Italy off the beaten path: Forlì, a city to be discovered
Italy off the beaten path: Forlì, a city to be discovered
Forlì: unveiling a city off the beaten path in Italy
How many of you love to come on holiday to Italy but would like to go and visit areas which are still relatively unknown to the rest of the tourists or at least are not so crowded and therefore overpriced?
Well, thanks to Romagna Full Time I am happy to introduce you to Forlì, a little gem in Emilia Romagna, the region known for the best food in Italy and for La Dolce Vita, but also full of history and cultural activities.
But let’s start from the beginning!
#Blogginforli: a blog tour in Emilia Romagna to discover the “urban museum” of Italy.
At the beginning of December 2015 I was invited, together with another group of fellow international bloggers, to take part in a blog tour in Forlì called #Blogginforli, organised by Romagna Full Time and the Chamber of Commerce of Forli, with the help of Alessandra Catania of 21Grammy, a dear friend and colleague blogger who lives in the area.
The blog tour had the aim to get us to discover the city of Forlì as an “urban museum”, given that the city is part of the rationalist architecture itinerary within the “Atrium” project, The European Cultural Route of the Architecture of Totalitarian Regimes of the 20th Century as well as being the site of many internationally renowned art collections both at Palazzo Romagnoli and at the Musei San Domenico di Forlì.
I had never been to Forlì, so this was a great opportunity to go back to Romagna, a part of Italy that in the last few years I have come to love dearly, thanks to my frequent stops in Bellaria Igea Marina, near Rimini, to visit Nonna Violante at Hotel Eliseo, the best cook I have ever met in my life!
So, in the morning of 3rd December 2015, together with Jonell Galloway of The Rambling Epicure and Liz Salthouse of DreamDiscoverItalia, I set off for Bologna, to pick up Beatrice Sartori of Select Italy, who, with the rest of us, would take part to #Bloggingforli blog tour.
After a few hours drive, we arrived in Forli in the afternoon, and after a quick check-in in the Hotel Masini, we decide to go wandering around the town, to get a feeling of this little urban gem.
We were welcomed by lots of shops full of Christmas decorations and lights situated in streets lined with picturesque porticoes and enchanting little squares: a typical Italian quiet town that offers visitors a relaxed and pleasant welcome!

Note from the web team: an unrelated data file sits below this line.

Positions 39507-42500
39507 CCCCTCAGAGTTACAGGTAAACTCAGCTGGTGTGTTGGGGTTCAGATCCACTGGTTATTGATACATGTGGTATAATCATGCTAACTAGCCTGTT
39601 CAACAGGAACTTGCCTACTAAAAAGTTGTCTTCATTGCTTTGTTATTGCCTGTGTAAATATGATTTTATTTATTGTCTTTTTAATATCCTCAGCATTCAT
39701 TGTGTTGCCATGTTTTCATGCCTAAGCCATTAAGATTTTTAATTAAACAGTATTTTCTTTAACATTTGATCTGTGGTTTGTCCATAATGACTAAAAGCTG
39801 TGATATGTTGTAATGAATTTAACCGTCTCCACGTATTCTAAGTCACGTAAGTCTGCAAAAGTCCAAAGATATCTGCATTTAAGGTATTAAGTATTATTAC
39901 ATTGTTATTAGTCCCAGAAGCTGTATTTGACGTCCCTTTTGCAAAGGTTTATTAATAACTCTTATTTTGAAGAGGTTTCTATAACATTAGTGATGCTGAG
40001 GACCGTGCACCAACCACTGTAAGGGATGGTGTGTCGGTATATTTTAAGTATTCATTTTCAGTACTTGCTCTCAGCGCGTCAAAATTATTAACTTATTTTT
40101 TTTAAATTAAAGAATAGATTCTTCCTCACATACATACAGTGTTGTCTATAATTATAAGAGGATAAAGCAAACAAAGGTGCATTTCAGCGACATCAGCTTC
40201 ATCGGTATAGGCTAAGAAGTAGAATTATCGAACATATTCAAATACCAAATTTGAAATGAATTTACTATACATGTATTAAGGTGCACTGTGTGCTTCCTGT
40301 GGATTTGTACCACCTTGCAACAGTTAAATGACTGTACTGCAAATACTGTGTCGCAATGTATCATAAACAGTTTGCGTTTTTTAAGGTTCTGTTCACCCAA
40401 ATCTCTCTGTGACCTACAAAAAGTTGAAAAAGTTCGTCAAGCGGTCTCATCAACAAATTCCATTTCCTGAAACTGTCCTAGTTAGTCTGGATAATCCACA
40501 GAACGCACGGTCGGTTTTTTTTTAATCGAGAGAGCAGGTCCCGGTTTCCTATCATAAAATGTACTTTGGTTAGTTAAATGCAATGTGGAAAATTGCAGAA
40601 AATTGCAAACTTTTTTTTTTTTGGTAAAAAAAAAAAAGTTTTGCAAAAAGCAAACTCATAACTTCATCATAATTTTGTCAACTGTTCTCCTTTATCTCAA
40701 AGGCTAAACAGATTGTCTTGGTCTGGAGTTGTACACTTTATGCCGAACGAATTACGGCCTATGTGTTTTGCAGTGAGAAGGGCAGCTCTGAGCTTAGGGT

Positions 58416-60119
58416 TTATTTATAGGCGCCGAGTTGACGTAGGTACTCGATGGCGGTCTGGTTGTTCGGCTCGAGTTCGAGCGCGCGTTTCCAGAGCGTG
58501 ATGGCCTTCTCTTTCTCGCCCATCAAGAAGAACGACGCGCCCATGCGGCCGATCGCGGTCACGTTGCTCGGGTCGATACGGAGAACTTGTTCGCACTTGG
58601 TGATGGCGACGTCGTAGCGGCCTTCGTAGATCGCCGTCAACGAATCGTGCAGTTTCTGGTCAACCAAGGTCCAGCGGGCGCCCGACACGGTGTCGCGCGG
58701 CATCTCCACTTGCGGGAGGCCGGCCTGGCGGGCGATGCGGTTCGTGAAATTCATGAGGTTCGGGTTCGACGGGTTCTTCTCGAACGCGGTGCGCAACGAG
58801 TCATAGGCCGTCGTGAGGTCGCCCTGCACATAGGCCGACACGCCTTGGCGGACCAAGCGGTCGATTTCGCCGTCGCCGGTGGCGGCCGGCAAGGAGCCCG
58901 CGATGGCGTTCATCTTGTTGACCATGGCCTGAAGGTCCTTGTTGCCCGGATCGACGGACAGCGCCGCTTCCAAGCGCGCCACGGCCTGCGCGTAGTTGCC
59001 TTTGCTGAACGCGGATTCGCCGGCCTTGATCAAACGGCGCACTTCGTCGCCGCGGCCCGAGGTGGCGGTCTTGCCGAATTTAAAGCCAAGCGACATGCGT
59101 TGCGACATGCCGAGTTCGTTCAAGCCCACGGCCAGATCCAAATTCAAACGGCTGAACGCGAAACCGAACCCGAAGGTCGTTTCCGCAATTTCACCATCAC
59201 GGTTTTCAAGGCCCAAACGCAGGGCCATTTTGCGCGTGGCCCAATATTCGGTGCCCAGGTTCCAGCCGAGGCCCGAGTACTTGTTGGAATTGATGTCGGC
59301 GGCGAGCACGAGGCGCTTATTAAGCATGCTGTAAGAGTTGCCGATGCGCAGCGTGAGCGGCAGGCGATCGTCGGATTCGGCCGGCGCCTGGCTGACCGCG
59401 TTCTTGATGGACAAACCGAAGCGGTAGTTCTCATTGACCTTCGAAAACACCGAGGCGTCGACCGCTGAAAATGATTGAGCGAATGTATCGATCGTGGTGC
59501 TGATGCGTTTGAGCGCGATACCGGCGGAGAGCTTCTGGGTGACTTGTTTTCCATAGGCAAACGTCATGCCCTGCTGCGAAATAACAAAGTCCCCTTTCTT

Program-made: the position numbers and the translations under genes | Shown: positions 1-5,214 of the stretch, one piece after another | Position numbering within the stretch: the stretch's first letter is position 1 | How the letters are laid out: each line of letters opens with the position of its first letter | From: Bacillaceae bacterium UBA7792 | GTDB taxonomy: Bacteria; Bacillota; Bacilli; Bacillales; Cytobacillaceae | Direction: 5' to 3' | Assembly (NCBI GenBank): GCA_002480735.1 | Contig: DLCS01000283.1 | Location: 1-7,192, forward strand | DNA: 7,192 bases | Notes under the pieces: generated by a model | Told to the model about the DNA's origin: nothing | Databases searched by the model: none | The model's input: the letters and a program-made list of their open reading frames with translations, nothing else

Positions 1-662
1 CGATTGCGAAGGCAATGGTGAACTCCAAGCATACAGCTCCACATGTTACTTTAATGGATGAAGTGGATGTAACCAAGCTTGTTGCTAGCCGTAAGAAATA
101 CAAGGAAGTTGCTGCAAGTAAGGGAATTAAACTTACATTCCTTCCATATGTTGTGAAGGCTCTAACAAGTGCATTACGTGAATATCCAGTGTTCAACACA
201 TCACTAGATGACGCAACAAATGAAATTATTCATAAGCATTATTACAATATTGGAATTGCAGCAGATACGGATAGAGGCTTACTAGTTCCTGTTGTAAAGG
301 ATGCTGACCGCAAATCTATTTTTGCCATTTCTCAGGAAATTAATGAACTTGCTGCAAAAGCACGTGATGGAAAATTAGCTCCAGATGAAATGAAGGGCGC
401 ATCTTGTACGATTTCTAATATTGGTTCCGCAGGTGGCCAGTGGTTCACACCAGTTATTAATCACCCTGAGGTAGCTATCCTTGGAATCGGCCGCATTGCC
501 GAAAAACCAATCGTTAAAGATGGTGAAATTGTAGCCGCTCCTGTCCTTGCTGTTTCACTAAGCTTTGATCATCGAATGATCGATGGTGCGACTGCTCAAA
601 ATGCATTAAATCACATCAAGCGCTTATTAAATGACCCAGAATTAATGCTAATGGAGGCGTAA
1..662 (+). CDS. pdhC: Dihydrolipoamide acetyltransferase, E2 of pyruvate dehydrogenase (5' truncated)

We made our way to Piazza Saffi, where we were greeted by a huge Christmas tree, a little children’s fair and some of the most representative monuments, from various periods, of the city.
- The Romanesque Basilica of San Mercuriale, with its bell tower of the twelfth century, is the symbol of the city. The bell tower rises on the right for more than 72 meters and is topped by a conical spire, perhaps added in the fourteenth century.
- The fifteenth-century rectangular Cloister, belonging to the former Vallombrosani Benedictine monastery, restored various times. Closed originally, it was open on two sides in the ’30s. At the center you can see a seventeenth century well.
- The stunning impressive Palazzo Comunale, dating from the fourteenth century and remodeled several times with the Clock Tower.
After a brief walk, savoring the feeling of safety and calm which surrounded us, we decided to go back to the Piazza and to have an aperitif before meeting with the rest of the bloggers for the evening meal.
Aperitif in Romagna is never just a drink, as we found out when, after ordering a drink each, we received so much food to feed an entire army: juicy olives, various types of fresh focaccia and stuffed breads, fried chicken wings, sundried tomatoes and various types of pickles! Oh yes, girls, let’s stop for a quick aperitif, I said! 😉
Once we enjoyed our drinks and pre-evening meal, we set off to meet the other bloggers who would join us for dinner: Alexandra Korey of ArtTrav, Sue Cooper of Move To Italy, Silvia Donati of Italy Magazine, Antonietta Niro of Forchetta e Valigia, Alessandra Catania and Annalisa Balducci, the representative of Romagna Full Time.
Once the introductions were made, we walked to the location of our evening meal – when in Forlì it is best to park the car in one of the many car parks and go around on foot or by bike, thanks to Seemore, a bike sharing service active in the city. A much more enjoyable, safer and easier way to go around, since the city is packed with one way streets and limited traffic areas.
Romagna Full Time organized for us to have a taste of typical Romagna products, revisited with a twist by the chef of the locally famous restaurant Salumè.
Pretty soon we were seated having a taste of the dishes from the genuine Romagna cuisine, prepared with excellent refinement and without excess, but with a unique interpretation.
And all washed down with typical Romagna wines, like some Tergeno (from Albana grapes) and some Sangiovese Superiore – the restaurant offers more than 400 labels!
Salumè is a mix between a charming wine bar, a rustic restaurant and a refined bistrot! A must try if you come to Forlì!
It’s located in Piazza Cavour, 42 – Forlì
For bookings: +39 0543.36400 or +39 348.841468
After a very large meal and lots of wine, we made our way back to the hotel to go and have a nice rest, ready for a big day with #Blogginforli Blog Tour.
The next morning we grabbed a quick breakfast and we set off with Annalisa and Alessandra to the Chamber of Commerce of Forli, to meet with their president.
After his introduction and presentation of the blog tour, it was the turn of the Local Tourism councillor who explained in details the museum network in Forlì and what the city aims were in regards to tourism and services.